Five different Swiss Alpine cheeses on sale in Lausanne

Swiss-type cheeses, also known as Alpine cheeses, are a group of hard or semi-hard cheeses with a distinct character, whose origins lie in the Alps of Europe, although they are now eaten and imitated in most cheesemaking parts of the world. Their distinct character arose from the requirements of cheese made in the summer on high Alpine grasslands (alpage in French), and then transported with the cows down to the valleys in the winter, in the historic culture of Alpine transhumance.[1] Traditionally the cheeses were made in large rounds or "wheels" with a hard rind, and were robust enough for both keeping and transporting.[1]

The best-known cheeses of the type, all made from cow's milk, include the Swiss Emmental, Gruyère and Appenzeller, as well as the French Beaufort and Comté (from the Jura Mountains, near the Alps). Both countries have many other traditional varieties, as do the Alpine regions of Austria (Alpkäse) and Italy (Asiago and Montasio), though these have not achieved the same degree of intercontinental fame.[2] Jarlsberg cheese originated in 19th-century Norway and is made using similar methods to Emmental. Maasdam cheese is a Dutch version, devised in the late 20th century.[3] All of these are widely exported. In North America and some other areas outside Europe, Emmental is the best known, and is commonly called simply "Swiss cheese".[4][5] However, in Switzerland itself more Gruyère is consumed, and in continental Europe Gruyère, a name with a considerably longer history, tends to be thought of as the archetypal Swiss cheese,[6] with for example "Gruyère de Comté" being another name for Comté.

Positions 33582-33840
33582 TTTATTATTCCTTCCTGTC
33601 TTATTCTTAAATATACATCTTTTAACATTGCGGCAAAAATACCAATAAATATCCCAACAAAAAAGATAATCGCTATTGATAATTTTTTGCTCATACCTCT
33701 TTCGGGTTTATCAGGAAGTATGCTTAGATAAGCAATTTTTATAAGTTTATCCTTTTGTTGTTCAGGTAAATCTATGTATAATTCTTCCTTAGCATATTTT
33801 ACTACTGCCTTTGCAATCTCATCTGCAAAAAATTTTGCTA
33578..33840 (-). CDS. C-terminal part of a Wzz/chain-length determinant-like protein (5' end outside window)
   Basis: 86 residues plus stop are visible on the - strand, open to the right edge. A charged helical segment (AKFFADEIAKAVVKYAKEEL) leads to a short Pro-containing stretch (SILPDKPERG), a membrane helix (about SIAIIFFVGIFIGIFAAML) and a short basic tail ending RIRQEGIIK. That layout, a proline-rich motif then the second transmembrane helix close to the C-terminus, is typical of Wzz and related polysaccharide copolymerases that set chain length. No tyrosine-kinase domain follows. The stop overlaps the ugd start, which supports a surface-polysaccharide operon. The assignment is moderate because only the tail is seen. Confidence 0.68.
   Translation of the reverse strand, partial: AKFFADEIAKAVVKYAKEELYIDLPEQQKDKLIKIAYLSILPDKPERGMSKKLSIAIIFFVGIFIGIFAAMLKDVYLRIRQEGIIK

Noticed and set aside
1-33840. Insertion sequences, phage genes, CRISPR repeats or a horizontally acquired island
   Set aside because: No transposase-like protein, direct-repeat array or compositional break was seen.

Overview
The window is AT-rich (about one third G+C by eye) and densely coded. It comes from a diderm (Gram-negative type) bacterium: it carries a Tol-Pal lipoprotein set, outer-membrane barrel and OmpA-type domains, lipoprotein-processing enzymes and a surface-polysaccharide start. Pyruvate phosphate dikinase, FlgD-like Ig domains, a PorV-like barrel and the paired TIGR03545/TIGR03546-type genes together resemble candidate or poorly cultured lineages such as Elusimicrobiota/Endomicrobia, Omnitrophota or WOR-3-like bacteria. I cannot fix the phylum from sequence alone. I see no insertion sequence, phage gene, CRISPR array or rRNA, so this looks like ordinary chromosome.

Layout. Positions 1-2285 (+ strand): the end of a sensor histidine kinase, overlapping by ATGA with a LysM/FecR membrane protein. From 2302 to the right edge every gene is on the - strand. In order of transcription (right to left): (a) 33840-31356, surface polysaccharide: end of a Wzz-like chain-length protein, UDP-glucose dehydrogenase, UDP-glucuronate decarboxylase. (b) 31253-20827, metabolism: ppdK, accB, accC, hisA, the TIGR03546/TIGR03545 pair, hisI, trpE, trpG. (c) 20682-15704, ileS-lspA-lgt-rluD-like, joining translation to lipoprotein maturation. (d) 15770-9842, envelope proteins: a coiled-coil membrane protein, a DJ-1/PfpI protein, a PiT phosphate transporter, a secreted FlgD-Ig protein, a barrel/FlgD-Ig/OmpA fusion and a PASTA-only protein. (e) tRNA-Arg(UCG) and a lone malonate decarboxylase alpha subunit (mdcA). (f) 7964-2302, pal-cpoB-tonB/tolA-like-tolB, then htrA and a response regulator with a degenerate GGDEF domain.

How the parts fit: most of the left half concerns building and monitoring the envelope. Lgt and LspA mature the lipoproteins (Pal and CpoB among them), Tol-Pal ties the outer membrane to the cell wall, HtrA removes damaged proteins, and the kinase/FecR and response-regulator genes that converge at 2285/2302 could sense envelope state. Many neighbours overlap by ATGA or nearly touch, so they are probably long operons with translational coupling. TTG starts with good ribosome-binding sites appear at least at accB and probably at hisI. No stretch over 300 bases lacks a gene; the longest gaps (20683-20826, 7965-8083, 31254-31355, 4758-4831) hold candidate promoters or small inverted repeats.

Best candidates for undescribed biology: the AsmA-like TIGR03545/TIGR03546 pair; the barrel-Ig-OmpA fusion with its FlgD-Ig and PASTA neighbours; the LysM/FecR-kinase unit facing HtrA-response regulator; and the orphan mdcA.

Swiss Brown cattle grazing on alpage pastures

Technically, Swiss-type cheeses are "cooked", meaning made using thermophilic lactic fermentation starters, incubating the curd with a period at a high temperature of 45°C or more.[7] Since they are later pressed to expel excess moisture, the group are also described as "'cooked pressed cheeses'",[8] fromages à pâte pressée cuite in French. Most varieties have few if any holes or "eyes", or holes that are much smaller than the large holes found in some Emmental or its imitations. The general eating characteristics of the cheeses are a firm but still elastic texture, flavour that is not sharp, acidic or salty, but rather nutty and buttery. When melted, which they often are in cooking, they are "gooey", and "slick, stretchy and runny".[9]

A number of traditional types have legally controlled standards, for example the Appellation d'origine protégée in Switzerland, often covering the permitted breeds of cow, pastures, location and method of making, period of maturation, as well as details of their food chemistry. Most global modern production is industrial, with little control of these. This is usually made in rectangular blocks, and by wrapping in plastic no rind is allowed to form. Historical production was all with "raw" milk, although the periods of high heat in making largely controlled unwelcome bacteria, but modern production may use thermized or pasteurized milk.[10]


"Cheese harp" for cutting the curd of Gruyère cheese made in Gruyère

The cheesemaking process reflects the needs of Alpine transhumant makers. At the high summer slopes timber to "cook" the cheese was abundant, but salt had to be carried up, and was expensive, so little is used compared to many other cheese types.[11] Cantal cheese in the Auvergne region of France, took a different approach, with much less heat, more salt, and more pressing. This became used for Cheddar cheese and other similar English varieties.[12]

Alpine cheeses are made to be aged, typically at least for a few months, but often much more. The cows reached the high slopes by about May, and remained until about October. Often they moved in stages as the snow retreated. The highest alpage suitable for grazing is at around 2,800 metres (9,200 ft).[13] Cheese was made during this period, and mostly stored before bringing down in autumn.[14] Often the same cows and herders made a different kind of cheese from winter milk, and protected varieties may require summer (or winter) milk.[15]